UPDATE 1-Kerry sees slower earnings growth, stable markets
* Adjusted EPS up 11 pct, beats expectations
* Challenging Q3 slowed down revenue growth
* Sees solid 2012 improving as the year goes on (Adds detail, quotes)
DUBLIN, FEB 21 - Irish food group Kerry expects earnings to grow 7-10 percent this year, a touch less than in 2011 as it frontloads investments and awaits a stabilisation in the global economy.
Kerry said on Tuesday adjusted earnings per share rose 11 percent to 2.13 euros in 2011, at the top of its own range and compared with a forecast for 2.11 euros in a Reuters poll.
Ireland's third-biggest listed company by value saw revenues grow 7 percent to 5.3 billion euros, primarily driven by its ingredients and flavours business which accounted for over two-thirds of all sales.
Like-for-like revenues were further ahead of 2010 half way through the year, but chief financial officer Brian Mehigan said a very challenging third quarter temporarily put the brakes on.
"We were really going well through the year until August when things started going pearshaped in the markets and inflation accelerated, and that does feed through to people's confidence," Mehigan told Reuters in an interview.
"That seemed to abate a bit in Q4. We see 2012 being solid and probably improving as the year goes on... I think food price inflation will moderate, that'll be good for the consumer and as hopefully the world stabilises, we will see a pick-up as we go through the year."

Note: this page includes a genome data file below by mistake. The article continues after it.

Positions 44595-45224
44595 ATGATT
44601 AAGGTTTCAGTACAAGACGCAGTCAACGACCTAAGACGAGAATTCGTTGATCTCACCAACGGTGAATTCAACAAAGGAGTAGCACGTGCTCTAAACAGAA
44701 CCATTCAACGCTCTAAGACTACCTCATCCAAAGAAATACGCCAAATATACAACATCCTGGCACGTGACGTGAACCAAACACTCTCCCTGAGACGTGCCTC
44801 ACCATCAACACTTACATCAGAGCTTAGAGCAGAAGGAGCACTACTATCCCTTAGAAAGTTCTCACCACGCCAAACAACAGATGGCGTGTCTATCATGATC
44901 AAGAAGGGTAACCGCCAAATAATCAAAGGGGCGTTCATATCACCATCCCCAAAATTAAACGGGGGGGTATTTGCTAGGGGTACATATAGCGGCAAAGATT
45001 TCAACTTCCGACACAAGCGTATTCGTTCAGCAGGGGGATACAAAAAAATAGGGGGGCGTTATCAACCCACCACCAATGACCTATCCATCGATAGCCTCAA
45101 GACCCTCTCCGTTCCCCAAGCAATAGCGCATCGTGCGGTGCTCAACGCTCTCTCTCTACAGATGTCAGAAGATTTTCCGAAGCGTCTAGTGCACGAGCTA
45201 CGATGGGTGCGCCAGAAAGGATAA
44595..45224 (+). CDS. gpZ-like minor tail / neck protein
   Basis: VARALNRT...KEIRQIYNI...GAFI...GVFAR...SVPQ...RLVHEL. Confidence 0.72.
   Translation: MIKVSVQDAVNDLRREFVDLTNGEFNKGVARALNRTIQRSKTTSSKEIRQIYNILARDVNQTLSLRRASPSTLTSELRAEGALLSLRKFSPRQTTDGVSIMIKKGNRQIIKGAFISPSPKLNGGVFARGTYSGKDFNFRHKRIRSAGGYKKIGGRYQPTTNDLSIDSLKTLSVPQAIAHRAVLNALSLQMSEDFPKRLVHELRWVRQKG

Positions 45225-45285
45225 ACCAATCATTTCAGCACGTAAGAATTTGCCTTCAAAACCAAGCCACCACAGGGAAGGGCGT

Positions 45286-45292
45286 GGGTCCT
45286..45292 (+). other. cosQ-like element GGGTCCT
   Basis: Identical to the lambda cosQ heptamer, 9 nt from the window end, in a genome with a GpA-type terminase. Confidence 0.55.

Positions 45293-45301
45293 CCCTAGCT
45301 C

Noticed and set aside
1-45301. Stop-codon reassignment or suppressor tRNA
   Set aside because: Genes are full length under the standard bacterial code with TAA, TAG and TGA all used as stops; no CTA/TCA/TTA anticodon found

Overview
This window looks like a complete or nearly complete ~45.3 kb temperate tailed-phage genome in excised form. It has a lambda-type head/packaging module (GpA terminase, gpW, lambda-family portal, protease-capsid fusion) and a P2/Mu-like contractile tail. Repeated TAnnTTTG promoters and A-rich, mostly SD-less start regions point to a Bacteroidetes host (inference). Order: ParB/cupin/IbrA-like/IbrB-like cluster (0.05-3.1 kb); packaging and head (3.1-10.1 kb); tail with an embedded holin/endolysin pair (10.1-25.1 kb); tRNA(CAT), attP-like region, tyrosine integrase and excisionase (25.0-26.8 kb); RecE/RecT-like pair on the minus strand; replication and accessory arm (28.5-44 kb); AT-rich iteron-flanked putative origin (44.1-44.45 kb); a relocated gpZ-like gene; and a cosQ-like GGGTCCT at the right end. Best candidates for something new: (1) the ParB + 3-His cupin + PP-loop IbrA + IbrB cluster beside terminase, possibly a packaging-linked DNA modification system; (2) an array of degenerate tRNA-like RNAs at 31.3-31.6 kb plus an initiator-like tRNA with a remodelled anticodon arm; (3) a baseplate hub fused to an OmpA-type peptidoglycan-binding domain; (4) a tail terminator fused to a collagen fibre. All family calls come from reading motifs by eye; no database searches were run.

Kerry is targeting EPS growth of over 10 percent per year over the next five years and Mehigan said it would achieve this on an underlying basis in 2012 but that increased investment on technology led to the lower guidance on a reported basis.
He said the group, which makes just 10 percent of its revenue in its home market of Ireland, would match or exceed its 2011 Research and Development spend of 167 million euros this year but does not see it investing as much in subsequent years.
Shares in Kerry, whose consumer foods division produces Wall's sausages and Cheesestrings snacks, were 1 percent lower at 30.8 euros by 0840 GMT.
"In the context of slowing food markets in advanced countries as regards volume and input cost inflation, and specifically in light of a mixed food sector reporting season to date, the Kerry result is very robust," John O'Reilly, analyst at Davy Stockbrokers, wrote in a note. (Reporting by Padraic Halpin; Editing by Hans-Juergen Peters)
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